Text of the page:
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BioMed Research International
Volume 2013 (2013), Article ID 539290, 7 pages
Clinical Study

Is Health-Related Quality of Life Associated with Upper and Lower Airway Inflammation in Asthmatics?

1Dipartimento Biomedico di Medicina Interna e Specialistica (DIBIMIS), Sezione di Pneumologia, University of Palermo, 90146 Palermo, Italy
2Allergy & Respiratory Diseases Clinic, DIMI, University of Genoa, IRCCS AOU San Martino-IST, 16132 Genova, Italy
3Dipartimento di Medicina e Chirurgia, University of Salerno, 84081 Salerno, Italy

Received 30 April 2013; Accepted 29 July 2013

Academic Editor: Surinder K. Jindal

Copyright © 2013 Nicola Scichilone et al. This is an open access article distributed under the Creative Commons Attribution License, which permits unrestricted use, distribution, and reproduction in any medium, provided the original work is properly cited.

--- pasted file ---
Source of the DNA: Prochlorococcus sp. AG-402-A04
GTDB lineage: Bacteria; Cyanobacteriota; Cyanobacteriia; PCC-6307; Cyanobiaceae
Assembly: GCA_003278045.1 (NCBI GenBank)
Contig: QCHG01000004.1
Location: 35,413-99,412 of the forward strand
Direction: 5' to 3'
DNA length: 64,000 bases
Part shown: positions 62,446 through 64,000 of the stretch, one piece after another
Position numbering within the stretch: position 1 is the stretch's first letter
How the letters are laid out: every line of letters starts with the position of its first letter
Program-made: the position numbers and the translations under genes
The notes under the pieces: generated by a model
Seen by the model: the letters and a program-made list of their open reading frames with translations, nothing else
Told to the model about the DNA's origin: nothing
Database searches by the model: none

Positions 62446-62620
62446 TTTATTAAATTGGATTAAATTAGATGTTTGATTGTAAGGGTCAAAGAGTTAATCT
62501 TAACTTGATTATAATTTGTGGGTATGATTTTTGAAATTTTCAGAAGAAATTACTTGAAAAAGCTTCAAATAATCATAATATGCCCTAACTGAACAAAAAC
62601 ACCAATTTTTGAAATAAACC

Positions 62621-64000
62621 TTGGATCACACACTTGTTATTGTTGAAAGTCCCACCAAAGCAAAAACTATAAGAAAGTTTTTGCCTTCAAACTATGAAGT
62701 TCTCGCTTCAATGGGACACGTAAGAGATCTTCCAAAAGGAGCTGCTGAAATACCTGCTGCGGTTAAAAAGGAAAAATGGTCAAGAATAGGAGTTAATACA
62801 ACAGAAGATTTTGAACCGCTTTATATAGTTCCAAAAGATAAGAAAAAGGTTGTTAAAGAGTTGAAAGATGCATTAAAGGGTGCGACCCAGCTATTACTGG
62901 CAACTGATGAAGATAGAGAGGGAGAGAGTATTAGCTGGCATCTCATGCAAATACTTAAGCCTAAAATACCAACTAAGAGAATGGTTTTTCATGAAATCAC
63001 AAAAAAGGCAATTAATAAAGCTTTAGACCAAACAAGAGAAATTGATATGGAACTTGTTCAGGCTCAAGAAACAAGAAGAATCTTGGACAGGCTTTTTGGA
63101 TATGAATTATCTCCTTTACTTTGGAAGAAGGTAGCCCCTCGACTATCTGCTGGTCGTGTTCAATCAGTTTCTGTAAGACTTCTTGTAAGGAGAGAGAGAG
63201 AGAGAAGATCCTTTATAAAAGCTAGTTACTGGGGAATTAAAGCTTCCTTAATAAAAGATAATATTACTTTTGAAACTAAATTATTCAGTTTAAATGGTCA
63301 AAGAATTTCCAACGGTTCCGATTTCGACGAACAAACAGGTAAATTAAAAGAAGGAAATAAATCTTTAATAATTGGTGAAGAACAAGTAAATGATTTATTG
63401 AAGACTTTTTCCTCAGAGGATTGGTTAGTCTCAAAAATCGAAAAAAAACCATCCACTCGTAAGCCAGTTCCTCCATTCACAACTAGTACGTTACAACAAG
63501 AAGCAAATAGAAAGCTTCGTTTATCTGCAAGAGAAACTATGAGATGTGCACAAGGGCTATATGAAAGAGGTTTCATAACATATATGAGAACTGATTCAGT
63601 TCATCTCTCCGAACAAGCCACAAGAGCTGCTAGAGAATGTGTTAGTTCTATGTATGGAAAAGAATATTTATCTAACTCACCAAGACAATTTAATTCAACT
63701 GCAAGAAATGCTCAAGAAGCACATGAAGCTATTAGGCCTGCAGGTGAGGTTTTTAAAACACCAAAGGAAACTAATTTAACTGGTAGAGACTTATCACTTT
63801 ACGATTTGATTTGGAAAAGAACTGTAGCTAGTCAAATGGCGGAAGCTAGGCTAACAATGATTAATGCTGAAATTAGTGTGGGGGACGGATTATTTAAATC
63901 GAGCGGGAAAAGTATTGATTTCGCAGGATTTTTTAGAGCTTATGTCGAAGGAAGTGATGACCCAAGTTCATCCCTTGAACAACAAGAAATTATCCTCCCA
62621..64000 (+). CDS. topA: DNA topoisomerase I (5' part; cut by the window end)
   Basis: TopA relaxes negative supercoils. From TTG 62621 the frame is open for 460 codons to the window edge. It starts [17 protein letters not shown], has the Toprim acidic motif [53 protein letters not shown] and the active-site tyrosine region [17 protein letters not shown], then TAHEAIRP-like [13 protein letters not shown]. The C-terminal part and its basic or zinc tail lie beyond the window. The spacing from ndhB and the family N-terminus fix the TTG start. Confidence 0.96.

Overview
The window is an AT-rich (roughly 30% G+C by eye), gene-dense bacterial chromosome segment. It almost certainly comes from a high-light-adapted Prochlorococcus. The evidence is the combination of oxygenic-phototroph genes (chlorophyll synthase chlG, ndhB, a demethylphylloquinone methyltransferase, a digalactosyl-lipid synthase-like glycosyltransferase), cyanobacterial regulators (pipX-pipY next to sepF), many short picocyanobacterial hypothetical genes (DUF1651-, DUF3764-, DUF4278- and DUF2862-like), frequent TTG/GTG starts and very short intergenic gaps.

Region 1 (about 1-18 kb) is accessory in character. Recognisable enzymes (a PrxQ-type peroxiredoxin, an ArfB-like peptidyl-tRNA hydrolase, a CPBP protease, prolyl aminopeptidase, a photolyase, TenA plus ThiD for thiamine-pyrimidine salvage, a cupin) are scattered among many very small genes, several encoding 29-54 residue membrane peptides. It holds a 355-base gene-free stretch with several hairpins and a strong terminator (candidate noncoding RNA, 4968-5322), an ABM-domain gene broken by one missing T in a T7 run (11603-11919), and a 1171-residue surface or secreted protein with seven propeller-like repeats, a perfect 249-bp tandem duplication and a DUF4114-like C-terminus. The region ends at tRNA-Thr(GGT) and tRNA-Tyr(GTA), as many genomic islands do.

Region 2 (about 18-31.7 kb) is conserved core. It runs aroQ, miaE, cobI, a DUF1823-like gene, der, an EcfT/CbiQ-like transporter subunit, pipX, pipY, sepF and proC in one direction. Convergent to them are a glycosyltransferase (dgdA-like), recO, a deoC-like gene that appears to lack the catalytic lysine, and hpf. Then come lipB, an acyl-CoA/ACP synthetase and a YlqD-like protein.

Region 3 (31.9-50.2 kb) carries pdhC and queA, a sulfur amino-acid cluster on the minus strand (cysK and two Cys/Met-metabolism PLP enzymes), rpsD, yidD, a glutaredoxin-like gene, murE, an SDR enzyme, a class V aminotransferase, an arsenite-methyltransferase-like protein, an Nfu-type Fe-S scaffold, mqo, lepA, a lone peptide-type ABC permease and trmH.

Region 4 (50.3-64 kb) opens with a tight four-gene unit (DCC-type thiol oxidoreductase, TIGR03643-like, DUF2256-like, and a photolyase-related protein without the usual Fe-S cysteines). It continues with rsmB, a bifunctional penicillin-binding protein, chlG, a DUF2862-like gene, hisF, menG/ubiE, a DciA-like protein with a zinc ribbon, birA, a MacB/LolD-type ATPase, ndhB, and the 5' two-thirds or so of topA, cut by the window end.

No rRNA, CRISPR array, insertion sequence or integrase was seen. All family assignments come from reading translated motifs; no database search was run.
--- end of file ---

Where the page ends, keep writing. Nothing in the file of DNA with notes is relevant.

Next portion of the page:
Background. Allergic diseases impair health-related quality of life (HR-QoL). However, the relationship between airway inflammation and HR-QoL in patients with asthma and rhinitis has not been fully investigated. We explored whether the inflammation of upper and lower airways is associated with HR-QoL. Methods. Twenty-two mild allergic asthmatics with concomitant rhinitis (10 males, 38 ± 17 years) were recruited. The Rhinasthma was used to identify HR-QoL, and the Asthma Control Test (ACT) was used to assess asthma control. Subjects underwent lung function and exhaled nitric oxide (eNO) test, collection of exhaled breath condensate (EBC), and nasal wash. Results. The Rhinasthma Global Summary score (GS) was 25 ± 11. No relationships were found between GS and markers of nasal allergic inflammation (% eosinophils: , ; ECP: , ) or bronchial inflammation (pH of the EBC: , ; bronchial NO: , ; alveolar NO: , ). The mean ACT score was 18. When subjects were divided into controlled (ACT ≥ 20) and uncontrolled (ACT < 20), the alveolar NO significantly correlated with GS in uncontrolled asthmatics ( , ). Conclusions. Upper and lower airways inflammation appears unrelated to HR-QoL associated with respiratory symptoms. These preliminary findings suggest that, in uncontrolled asthma, peripheral airway inflammation could be responsible for impaired HR-QoL.